Jenni Hunt is currently undertaking a PhD at the School of Museum Studies at the University of Leicester. Her research focuses on the representation of disability within museum collections, and how museums are working with disabled individuals to tell their stories. More broadly, she is interested in the potential of museums to share stories that have been hidden away, and how by doing so they can challenge and address stereotypes. She has previously completed a distance learning Museum Studies MA at the University of Leicester, and a BA in Philosophy, Politics and Economics at the University of Oxford. She runs the Our Objects Twitter account, showcasing objects linked to disability from museum collections.

Contact Jenni at

Researching a living memorial, by Peter Lester

Colour head and shoulders photograph of Dr Peter Lester
Dr Peter Lester

In the first in our new series of volunteer blog posts Peter Lester describes his association with the University of Leicester and involvement with the So that they may have life project.

Did you know that the University of Leicester was founded to honour and remember those who had fought in the First World War? I didn’t. I studied here for four years: I grew up in Leicestershire and, having worked for many years in other parts of the Midlands, came back in 2015 to research for a PhD in Museum Studies. On my way to the university library during my studies I would regularly walk past the War Memorial, Edwin Lutyens’s monumental archway on the edge of Victoria Park, but had never made the connection between the memorial and the university. It was not until my graduation, earlier this year, that I learnt that the university had been established as a living memorial to those who had fallen in the war. I was moved when I read the words of Dr Astley Clarke, a local doctor who wrote to the Leicester Daily Post in November 1917 supporting its proposal to establish a university as a living memorial. He wrote:

To the honour of those who took part in the Great War
To the glory of those gallant fighters who came through, and
To the memory of those devoted heroes who gave their lives in the cause of freedom.
Now, every material asset a person possesses may flee; education alone is an asset of which an individual cannot be robbed. Let us, therefore, offer higher education as our war memorial.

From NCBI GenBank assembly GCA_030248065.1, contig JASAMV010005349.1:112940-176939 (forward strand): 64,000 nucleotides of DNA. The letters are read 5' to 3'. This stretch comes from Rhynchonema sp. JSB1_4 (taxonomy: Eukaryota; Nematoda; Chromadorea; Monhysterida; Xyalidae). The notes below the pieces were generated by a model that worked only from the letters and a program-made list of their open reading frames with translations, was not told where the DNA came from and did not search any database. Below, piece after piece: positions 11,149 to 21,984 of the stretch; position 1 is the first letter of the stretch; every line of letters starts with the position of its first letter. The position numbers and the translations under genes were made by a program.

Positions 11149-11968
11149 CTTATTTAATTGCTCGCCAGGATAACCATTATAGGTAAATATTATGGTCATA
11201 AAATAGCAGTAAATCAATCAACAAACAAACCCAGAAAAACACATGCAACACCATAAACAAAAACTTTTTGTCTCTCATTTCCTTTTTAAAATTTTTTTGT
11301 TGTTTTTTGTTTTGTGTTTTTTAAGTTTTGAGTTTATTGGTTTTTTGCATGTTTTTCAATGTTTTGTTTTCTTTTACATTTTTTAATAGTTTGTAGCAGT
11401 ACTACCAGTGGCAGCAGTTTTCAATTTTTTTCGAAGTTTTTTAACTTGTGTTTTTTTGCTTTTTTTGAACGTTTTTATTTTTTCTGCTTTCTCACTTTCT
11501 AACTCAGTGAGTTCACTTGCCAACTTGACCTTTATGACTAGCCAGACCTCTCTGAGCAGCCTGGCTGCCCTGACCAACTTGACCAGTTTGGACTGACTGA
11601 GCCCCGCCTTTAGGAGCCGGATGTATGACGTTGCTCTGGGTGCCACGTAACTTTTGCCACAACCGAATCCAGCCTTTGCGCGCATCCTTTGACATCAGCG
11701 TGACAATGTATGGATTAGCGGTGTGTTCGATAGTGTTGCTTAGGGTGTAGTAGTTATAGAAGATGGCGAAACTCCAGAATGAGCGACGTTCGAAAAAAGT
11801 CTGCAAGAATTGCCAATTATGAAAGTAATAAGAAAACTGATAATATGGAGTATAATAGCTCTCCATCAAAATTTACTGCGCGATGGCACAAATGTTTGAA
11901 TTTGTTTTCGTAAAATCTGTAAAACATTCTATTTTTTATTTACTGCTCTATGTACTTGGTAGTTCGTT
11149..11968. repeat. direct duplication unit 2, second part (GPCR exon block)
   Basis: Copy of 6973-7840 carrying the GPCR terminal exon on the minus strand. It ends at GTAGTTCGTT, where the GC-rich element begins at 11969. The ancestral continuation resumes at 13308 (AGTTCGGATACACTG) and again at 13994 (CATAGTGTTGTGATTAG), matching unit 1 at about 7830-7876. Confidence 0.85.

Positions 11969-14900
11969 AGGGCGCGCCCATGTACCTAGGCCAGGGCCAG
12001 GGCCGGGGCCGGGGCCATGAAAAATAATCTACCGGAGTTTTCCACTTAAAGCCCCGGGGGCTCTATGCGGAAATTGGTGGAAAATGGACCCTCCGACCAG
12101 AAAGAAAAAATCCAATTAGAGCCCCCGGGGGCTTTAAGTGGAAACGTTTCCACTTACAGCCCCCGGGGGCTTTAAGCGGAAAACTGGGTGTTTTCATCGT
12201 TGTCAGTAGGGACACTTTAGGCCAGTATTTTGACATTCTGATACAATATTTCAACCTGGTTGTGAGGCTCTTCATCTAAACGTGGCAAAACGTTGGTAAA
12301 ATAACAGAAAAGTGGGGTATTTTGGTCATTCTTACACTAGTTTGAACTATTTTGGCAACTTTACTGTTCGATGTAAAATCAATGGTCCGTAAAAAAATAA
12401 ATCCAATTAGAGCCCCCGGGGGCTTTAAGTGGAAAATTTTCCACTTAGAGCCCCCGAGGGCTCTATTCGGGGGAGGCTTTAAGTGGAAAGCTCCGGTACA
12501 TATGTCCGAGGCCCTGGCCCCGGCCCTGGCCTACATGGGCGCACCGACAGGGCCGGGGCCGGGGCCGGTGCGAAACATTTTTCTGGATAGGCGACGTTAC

This letter is featured in a newspaper cutting included in Dr Clarke’s scrapbook, ULA/D2/1,

I want to know more about the university’s history and uncover some of the stories around its foundation as a living memorial. As an archivist I am fascinated by stories of the past and how we understand and relate to our heritage. I worked for over ten years as an archivist in a local authority record office, uncovering stories of the past through exhibitions and public talks and helping other people to find out about their own histories. It was this interest and excitement around how we can interpret and share our history that led me to a PhD here at Leicester. I spent four years studying and writing about how archivists are exhibiting and interpreting their collections and telling stories about them in new and innovative ways. Taking part in the project So That They May Have Life is an exciting opportunity to uncover and share new stories about the university.

I am volunteering as a researcher for the project, focusing on the history and design of the university’s logo, which bears the motto Ut vitam habeant – that they may have life. The university’s crest features a griffin, derived from the coat of arms of Thomas Fielding Johnson, a local businessman and philanthropist who donated the site for the university (consisting of 37 acres of land and buildings) in 1919. For me, volunteering is an exciting opportunity to find out more about the institution that I have been a part of these last few years. It is a great way to share my enthusiasm about the past and to learn more from the university’s special collections and from other volunteers about their own knowledge and expertise.

I will also be giving a workshop about archive interpretation, drawing on my PhD research and professional experience around the exhibition and display of archives. In this workshop, we will examine some key ideas around exhibiting archives and visit different and exciting online exhibitions from around the world. The workshop will help inspire participants to think about how they can showcase their research discoveries to worldwide audiences.

For me, So That They May Have Life provides a vital and valuable opportunity to research, to unlock the past and to share ideas about how we can present and display these stories to new audiences. Uncovering new perspectives and narratives about the past helps shape and enrich our knowledge and understanding and sharing this with others helps all of us to learn more about the places in which we live, study and work. I hope to share more about my experiences on the project and the discoveries that I and the other team members make as we research the history of the university and its foundations as a living memorial.

Dr Peter Lester recently completed an AHRC Midlands3Cities funded PhD at the School of Museum Studies at the University of Leicester. His research examines the exhibition and display of archives and wider reshapings of physical archival spaces. Peter is also a professionally qualified archivist, having received a master’s degree in Archives and Records Management at the University of Liverpool in 2003. He worked at Nottinghamshire Archives until 2015 as Archivist (Public Services) and later Principal Archivist with responsibility for learning and outreach services, records management, electronic services and collections management. His journal article ‘Of Mind and Matter: the archive as object’ can be accessed via Figshare.

Contact Peter at or
Follow Peter on Twitter @pablester